Computer security is unlike other forms of security. Products such as locks, safes, and steel doors give clear ratings on what types of attacks they can withstand and how long they can withstand them. Most IT security products do not come configured in such a manner. These devices state only that they will prevent, block, drop, or protect from specific risks. Technology has failed to offer one complete perfect solution. Sure, you will find vast quantities of security technologies advertised in all the latest glossy security magazines and at security trade shows, but simply throwing money at products isn't the real solution. Security is not technology.
Misconfiguration, improper installation, and poor management are other causes of poor security. I have seen IT workers and managers involved in poor practices. I'll never forget the time a government agency showed me a firewall that was supposed to be protecting the internal network. The problem was that it wasn't even hooked to the network. It was configured in loop back mode. Security is not the administration.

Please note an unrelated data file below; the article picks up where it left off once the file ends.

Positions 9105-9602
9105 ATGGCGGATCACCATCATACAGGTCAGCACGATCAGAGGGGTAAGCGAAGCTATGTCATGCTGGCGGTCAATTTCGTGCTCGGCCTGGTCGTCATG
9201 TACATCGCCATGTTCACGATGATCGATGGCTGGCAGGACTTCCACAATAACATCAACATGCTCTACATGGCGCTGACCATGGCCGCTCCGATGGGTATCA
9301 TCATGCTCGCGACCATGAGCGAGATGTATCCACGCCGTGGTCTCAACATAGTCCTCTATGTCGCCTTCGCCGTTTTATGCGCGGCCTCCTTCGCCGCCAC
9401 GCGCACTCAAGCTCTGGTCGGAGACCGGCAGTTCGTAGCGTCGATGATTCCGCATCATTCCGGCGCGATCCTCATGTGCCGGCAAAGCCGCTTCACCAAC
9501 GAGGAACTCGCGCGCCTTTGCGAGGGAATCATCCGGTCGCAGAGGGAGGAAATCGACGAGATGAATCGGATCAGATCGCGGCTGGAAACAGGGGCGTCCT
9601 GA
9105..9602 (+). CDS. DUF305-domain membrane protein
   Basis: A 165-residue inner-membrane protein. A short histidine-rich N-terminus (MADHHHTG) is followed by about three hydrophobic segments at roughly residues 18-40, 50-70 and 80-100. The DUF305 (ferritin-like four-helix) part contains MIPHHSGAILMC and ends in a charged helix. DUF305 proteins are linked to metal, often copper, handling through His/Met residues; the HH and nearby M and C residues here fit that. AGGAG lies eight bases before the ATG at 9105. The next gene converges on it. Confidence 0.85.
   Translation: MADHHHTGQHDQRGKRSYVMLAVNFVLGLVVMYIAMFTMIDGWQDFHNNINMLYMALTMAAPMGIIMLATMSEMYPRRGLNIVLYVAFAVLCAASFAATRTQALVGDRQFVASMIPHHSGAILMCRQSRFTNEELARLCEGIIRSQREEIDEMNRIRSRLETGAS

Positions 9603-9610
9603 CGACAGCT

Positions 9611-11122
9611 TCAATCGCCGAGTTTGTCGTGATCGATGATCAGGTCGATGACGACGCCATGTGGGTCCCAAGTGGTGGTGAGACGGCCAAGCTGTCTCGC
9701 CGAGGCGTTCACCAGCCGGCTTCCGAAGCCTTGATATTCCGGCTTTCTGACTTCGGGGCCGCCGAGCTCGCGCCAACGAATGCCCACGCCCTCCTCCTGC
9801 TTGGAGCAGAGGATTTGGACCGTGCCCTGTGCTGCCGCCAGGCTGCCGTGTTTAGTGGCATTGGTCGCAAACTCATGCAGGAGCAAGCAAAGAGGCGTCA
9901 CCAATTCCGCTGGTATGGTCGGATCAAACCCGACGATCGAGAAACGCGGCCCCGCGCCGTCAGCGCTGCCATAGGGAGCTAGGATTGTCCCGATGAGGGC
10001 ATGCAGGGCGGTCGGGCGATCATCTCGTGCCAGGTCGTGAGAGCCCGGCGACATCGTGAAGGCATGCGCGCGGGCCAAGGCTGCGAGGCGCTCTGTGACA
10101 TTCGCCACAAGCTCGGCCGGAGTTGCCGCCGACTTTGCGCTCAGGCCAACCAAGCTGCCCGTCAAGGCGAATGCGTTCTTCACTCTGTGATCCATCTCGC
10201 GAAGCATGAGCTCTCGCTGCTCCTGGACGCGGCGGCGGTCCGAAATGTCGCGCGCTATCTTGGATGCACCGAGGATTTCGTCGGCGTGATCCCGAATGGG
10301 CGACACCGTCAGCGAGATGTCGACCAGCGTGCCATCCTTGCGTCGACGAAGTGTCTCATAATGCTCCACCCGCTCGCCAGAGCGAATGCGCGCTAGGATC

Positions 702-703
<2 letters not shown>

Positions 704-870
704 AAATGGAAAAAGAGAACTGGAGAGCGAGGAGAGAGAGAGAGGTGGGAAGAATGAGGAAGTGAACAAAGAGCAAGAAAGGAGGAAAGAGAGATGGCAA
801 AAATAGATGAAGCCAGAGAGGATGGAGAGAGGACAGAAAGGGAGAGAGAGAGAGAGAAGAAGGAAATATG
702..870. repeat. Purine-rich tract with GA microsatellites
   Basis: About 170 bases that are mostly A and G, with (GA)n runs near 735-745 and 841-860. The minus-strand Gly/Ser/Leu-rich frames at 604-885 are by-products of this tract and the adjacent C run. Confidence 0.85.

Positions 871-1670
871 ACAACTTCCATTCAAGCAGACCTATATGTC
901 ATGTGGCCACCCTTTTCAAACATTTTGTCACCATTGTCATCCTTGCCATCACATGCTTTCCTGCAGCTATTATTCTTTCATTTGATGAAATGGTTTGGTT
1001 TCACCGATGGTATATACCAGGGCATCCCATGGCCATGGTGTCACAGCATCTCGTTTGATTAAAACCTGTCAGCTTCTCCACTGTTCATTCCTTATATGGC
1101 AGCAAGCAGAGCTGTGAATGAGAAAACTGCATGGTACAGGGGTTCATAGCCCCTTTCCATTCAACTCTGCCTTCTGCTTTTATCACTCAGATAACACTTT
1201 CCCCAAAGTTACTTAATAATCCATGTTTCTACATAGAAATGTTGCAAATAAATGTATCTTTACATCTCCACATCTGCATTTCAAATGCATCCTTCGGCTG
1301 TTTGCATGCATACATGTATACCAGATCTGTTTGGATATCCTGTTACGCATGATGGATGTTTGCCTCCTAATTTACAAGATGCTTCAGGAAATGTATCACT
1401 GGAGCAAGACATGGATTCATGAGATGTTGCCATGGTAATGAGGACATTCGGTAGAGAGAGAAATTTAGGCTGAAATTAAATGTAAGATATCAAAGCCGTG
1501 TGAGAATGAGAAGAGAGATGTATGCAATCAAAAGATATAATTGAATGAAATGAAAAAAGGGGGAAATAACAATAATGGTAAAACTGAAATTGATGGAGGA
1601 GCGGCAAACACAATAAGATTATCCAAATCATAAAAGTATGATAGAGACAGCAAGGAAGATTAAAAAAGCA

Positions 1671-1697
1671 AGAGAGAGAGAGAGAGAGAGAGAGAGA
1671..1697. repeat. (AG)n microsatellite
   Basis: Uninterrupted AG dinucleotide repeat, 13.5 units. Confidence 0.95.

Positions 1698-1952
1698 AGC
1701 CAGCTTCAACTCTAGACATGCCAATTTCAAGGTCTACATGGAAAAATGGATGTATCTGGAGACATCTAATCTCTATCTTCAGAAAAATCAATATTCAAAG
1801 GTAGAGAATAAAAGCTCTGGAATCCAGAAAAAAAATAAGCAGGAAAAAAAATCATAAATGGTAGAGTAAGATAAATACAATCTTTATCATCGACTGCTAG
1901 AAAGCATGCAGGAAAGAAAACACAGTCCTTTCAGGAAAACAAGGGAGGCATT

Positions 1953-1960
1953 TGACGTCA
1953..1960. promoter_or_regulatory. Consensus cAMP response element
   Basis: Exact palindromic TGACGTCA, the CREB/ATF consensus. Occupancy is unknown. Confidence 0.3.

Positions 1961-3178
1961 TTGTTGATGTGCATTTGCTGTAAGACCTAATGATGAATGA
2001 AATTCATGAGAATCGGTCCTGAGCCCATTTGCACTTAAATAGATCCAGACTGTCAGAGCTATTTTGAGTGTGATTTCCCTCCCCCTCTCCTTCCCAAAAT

Policies are another item pointed to when someone speaks of security. Many organizations don't have a well-defined security policy. Others have policies but they are poorly written or no one follows them because there are no consequences built in to the policy. After all, it's just a paper document. Policies are not security.
By now, you may be wondering what I think security is. Security is a process. Yes, security requires technology, people, and policies; however, that is not enough. Security is a process that requires input from the entire organization to be effective. It involves work on a proactive basis, such as patching vulnerable systems and monitoring audit files and IDS systems' activity logs. Security also requires support from senior management; it includes risk analysis, good implementation, employee training, patch management, and periodic vulnerability assessments. Figure 1.1 outlines the flow of this process.
Figure 1.1. The risk assessment process.
Introduction to Assessing Network Vulnerabilities
Foundations and Principles of Security
Why Risk Assessment
Scoping the Project
Understanding the Attacker
Performing the Assessment
Tools Used for Assessments and Evaluations
Preparing the Final Report
Appendix A. Security Assessment Resources
Appendix B. Security Assessment Forms
Appendix C. Security Assessment Sample Report
Appendix D. Dealing with Consultants and Outside Vendors
Appendix E. SIRT Team Report Format Template